By Joseph Iemma
If a picture is worth more than 1,000 words, the graffiti on the halls, stalls, and bookshelves on campus would be priceless. As students weave their way, eagerly or anxiously through the bookshelves of the library, chances are they’ll feast their eyes on profane phrases and images illustrated by student “graffiti specialists.”
So, how does one earn the title, ‘graffiti specialist’? Very simple. In a covert, stealth like manner, the individual stains campus property with graffiti, while managing not to be caught by administration, or a member of Post’s custodial staff.
Thousands of students walk through the halls of Post hourly, so capturing one of these vandals is essentially the equivalent of finding a needle in a haystack. However, work done by Post’s graffiti specialists hardly, if ever, goes unnoticed.
Jalen Benson, a sophomore Political Science major, recounted a story about a piece of unsolicited art work. “I had just gotten out of my 9:30 a.m. political science class and bee-lined it to the men’s bathroom on the second floor of Humanities Hall, and boom, before I knew it, I was reading an ‘inspirational message’ from someone who called himself, ‘The Pooping Prophet,’” Benson said.
Benson is not the only student to encounter graffiti on campus this semester. Gabriella Vitolo, a senior business major, saw graffiti last week in the library, while searching for a textbook. “Plain and simple, there were images that I would expect to see in a middle school’s library, not a college library,” Vitolo said.
“It’s defacement of school property,” said Melissa Hinton, the assistant dean of technical & digital services at the library. In astern tone, Hinton expressed her distaste for the school’s graffiti problem, pleading to the culprits, “It’s your home away [from] home. Have pride in your institution and maintain it. Don’t deface LIU property.”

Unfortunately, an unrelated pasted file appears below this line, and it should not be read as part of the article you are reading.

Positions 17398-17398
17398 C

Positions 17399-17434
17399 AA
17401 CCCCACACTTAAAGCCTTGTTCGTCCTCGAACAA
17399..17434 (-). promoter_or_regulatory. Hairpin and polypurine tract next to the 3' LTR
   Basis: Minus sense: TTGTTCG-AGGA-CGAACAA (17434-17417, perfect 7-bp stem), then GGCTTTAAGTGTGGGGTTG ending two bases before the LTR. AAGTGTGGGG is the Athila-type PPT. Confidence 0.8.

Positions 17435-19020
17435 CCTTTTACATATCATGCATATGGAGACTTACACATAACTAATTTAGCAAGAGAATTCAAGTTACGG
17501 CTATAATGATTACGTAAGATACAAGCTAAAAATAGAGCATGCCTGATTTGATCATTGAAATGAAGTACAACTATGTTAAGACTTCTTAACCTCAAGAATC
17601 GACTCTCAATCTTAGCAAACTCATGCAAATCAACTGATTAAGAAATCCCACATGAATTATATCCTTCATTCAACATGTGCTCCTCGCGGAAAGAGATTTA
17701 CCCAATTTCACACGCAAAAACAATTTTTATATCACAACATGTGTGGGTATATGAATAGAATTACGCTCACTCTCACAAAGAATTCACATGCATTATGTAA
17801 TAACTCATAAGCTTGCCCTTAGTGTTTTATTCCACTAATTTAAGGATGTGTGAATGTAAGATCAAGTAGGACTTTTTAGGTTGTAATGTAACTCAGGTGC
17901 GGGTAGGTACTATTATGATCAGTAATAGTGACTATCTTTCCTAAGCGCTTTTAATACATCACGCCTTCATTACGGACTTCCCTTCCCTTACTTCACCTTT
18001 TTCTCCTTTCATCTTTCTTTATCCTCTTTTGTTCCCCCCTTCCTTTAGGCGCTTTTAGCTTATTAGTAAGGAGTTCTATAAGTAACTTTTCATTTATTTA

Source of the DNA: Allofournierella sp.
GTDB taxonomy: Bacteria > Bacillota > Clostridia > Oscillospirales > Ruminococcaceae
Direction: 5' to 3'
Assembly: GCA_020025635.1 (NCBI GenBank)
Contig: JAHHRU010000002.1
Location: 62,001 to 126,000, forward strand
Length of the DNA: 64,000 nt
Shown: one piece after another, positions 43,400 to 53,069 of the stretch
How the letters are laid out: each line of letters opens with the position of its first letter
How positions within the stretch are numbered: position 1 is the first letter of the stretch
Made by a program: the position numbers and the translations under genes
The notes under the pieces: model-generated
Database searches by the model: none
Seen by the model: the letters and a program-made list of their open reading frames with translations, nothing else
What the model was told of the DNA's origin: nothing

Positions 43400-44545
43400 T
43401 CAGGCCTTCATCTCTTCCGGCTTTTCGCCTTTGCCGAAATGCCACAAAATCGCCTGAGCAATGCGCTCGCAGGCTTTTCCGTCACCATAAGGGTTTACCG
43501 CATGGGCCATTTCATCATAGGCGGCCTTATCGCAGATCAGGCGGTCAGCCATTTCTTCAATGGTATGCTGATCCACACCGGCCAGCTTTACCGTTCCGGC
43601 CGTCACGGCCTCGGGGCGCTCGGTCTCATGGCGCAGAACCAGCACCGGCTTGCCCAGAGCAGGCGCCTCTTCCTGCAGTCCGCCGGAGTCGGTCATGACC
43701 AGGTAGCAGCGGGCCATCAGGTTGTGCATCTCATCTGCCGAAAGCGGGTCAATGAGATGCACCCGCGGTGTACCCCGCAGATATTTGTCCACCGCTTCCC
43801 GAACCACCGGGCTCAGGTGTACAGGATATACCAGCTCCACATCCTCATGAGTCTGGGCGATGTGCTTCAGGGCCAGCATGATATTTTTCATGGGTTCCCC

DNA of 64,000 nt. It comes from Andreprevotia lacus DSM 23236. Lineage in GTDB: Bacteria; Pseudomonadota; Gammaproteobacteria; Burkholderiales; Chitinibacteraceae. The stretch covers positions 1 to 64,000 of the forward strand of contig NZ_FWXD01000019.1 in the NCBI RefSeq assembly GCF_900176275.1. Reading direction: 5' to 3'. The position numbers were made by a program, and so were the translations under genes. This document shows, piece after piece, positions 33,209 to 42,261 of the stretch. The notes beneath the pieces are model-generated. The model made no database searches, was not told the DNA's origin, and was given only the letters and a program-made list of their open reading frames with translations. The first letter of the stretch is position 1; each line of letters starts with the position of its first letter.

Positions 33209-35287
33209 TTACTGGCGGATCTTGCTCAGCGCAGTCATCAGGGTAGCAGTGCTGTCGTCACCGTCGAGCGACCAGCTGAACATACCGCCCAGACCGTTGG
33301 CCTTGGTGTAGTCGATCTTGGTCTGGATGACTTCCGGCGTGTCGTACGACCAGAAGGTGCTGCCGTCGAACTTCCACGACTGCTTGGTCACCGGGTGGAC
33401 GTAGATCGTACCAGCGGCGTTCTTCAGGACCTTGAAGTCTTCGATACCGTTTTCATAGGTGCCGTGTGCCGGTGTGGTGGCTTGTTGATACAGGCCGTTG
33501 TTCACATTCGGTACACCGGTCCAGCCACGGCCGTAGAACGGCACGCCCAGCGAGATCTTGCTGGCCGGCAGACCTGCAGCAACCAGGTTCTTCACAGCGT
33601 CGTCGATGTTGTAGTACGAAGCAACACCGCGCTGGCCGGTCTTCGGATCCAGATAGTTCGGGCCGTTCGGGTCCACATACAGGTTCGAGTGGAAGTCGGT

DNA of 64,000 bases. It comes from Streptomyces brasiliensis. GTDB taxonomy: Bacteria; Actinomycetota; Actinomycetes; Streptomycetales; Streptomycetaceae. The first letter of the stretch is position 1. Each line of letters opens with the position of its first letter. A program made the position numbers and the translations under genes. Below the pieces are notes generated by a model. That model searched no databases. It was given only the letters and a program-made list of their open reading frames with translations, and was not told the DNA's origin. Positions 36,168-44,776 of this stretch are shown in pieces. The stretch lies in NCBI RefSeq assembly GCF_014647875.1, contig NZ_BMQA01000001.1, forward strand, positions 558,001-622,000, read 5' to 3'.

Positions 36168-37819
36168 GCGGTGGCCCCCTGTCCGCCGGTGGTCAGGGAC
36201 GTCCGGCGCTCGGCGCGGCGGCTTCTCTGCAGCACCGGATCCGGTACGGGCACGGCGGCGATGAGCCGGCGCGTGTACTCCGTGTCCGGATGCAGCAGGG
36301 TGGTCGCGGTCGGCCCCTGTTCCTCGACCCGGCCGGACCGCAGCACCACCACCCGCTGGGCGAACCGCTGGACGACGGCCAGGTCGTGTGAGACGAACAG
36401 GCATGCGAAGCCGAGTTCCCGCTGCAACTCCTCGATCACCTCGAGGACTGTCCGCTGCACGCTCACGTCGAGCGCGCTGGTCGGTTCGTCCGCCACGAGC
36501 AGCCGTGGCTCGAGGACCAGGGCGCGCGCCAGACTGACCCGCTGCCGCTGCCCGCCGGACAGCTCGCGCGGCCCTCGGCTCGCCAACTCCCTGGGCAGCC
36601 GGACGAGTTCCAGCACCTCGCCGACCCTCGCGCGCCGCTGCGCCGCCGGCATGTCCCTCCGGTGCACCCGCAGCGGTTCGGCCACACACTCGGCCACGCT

Hinton referred to page 32 of the 2015-16 student handbook. That section specifically goes over the ‘Goals and Benefits of the Academy.’ Stressing the importance of student ethics both on and off campus, the handbook reiterates that responsible behavior is vital to making LIU a reputable and professional institution of learning.
When asked if she had ever caught a student vandalizing the library, Hinton said, “No, but if a student is caught in the act they’d be sent to Public Safety, and from there, sent to the Dean.”
The office of public safety declined to comment on the graffiti. The facilities services department, headed by William Kirker, is the department left with the necessary, but not glamorous responsibility of cleaning and maintaining the dormitories, library and academic halls.
“We do our absolute best to keep our campus as clean as possible for students and faculty alike,” Kirker said.